Importance of Posture

What is Posture?

Posture is in reference to how you place your body when you’re sitting, standing or lying down. Having good posture means your body is in proper alignment, and involves training yourself to position your body, against gravity, with the least amount of strain and tension. Sporting the correct posture involves: 

  • Your joints and bones all being in optimal alignment
  • Maintaining the spine’s natural curvature
  • Your neck straight
  • Your shoulders parallel with the hips

When the body is in optimal alignment, it decreases the wear and tear on your supportive bodily structures. If you wish to find out about the different types of posture imbalance, and how to correct them, read this NHS article.

Why is Posture so Important? 

The reason posture is so important is because it keeps your joints and bones in optimal alignment, reducing long term neck and back pain. It also allows for painless movement, with your body supporting your weight easily. Any poor posture can result in tension on your tendons, muscles and ligaments, in turn harming your neck and back. Here are some additional benefits of good posture:

Improving digestion

When you slouch, your body is in an unnatural position for your abdominal organs. Stooping, hunching over and slouching can interfere with proper digestion, increasing the risk for acid reflux. If you’re experiencing heartburn when you’re slouching, sitting up and correcting your posture can be a simple form of relief.

Improving muscle and joint function

Good posture equates to your muscles and other structures functioning properly, avoiding abnormal wear and tear. The manner in which you carry your body dictates how much stress is placed on your joints. Research suggests that correcting posture in the form of physical therapy can help arthritis patients too, stressing the important link between posture and joint health. Correct body alignment can reduce muscle fatigue and strain, helping your joints remain healthy and lubricated.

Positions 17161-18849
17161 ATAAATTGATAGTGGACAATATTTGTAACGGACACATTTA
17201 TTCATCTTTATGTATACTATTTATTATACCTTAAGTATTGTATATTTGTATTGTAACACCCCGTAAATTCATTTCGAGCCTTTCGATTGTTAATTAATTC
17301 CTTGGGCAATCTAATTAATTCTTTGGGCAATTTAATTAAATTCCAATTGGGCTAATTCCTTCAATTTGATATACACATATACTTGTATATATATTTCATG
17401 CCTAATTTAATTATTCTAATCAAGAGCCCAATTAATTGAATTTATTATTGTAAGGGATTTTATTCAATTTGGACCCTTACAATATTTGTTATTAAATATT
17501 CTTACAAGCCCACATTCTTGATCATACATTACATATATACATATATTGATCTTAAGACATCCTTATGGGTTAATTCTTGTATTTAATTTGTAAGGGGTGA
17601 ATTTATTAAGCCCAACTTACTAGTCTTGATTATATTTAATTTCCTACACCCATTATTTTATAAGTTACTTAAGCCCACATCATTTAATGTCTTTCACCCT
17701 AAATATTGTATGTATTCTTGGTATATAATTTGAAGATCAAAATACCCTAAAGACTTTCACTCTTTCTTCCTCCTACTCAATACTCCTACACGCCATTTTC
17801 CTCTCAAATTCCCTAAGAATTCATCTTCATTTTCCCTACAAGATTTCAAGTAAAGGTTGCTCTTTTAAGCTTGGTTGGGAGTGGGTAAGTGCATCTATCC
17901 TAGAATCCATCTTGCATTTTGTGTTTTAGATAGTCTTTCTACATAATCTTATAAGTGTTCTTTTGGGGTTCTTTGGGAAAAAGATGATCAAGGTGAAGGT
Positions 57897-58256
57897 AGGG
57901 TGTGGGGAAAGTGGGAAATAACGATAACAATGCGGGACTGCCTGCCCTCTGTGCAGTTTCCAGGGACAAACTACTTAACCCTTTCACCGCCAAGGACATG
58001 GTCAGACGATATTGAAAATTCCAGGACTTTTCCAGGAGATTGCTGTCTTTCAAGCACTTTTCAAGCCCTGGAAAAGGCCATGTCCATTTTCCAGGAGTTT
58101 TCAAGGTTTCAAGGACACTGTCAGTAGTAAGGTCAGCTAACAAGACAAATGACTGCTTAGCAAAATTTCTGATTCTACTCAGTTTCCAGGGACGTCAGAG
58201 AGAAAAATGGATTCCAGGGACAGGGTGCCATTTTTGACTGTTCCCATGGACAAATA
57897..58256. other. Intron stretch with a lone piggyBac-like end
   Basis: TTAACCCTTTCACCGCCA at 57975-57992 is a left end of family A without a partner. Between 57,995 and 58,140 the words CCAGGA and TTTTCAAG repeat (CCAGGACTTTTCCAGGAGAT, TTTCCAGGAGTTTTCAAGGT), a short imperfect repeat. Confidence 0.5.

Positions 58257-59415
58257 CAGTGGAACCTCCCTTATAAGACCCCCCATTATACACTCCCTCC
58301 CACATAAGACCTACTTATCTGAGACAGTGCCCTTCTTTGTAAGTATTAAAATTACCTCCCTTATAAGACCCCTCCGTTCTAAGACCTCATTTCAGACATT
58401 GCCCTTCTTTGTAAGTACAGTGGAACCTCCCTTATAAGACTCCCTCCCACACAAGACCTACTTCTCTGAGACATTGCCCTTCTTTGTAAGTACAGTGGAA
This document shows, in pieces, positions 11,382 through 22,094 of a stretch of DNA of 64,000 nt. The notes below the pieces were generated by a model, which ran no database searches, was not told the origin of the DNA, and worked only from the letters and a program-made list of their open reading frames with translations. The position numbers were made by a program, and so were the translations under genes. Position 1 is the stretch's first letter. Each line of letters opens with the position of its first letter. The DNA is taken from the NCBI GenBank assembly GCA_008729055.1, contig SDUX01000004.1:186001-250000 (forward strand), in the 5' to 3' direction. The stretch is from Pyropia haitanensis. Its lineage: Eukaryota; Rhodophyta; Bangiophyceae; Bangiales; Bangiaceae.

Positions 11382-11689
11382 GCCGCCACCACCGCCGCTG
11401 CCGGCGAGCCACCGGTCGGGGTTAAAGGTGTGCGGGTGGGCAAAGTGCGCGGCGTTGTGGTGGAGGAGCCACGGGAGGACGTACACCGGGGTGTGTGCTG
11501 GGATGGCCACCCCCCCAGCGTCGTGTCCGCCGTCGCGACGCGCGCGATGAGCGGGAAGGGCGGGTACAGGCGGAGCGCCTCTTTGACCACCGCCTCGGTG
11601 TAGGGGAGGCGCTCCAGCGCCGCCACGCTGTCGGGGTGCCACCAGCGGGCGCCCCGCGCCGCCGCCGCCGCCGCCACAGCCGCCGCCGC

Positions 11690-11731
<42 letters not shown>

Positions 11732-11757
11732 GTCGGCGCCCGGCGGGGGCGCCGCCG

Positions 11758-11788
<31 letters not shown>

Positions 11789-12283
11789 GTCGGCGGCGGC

Improving Mood

When thinking about things which improve your mood, posture isn’t one we think of frequently. Looking at it from a physical perspective, your brain and body have two-way communication, meaning your mood affects your posture and vice versa. Studies have shown that slumped and stooped postures can worsen negative thoughts and feelings. Next time you notice your mood sinking, try standing up, sitting up right, having a stretch and taking deep breaths. You may notice a gentle lift in your mood after doing so.

woman stretching benefits of good posture boosting mood

How Can I have Correct Posture in my Kindseat? 

Traditionally in meditation, the notion of “uprightness” has been explored as human beings evolved into upright creatures. It relates to the upper body when sitting during meditation and the feeling of being upright. This is applicable to the main five seated positions of meditation as shown below. If you wish to understand more about the history of posture in meditation, read this research paper.

When analysing them more closely, all of the leg positions are different, however from the waist up the structure is very much the same. This is where posture is most important; the same posture can be used in nearly every practice, making it even more important to get it right.

Importance of a sturdy base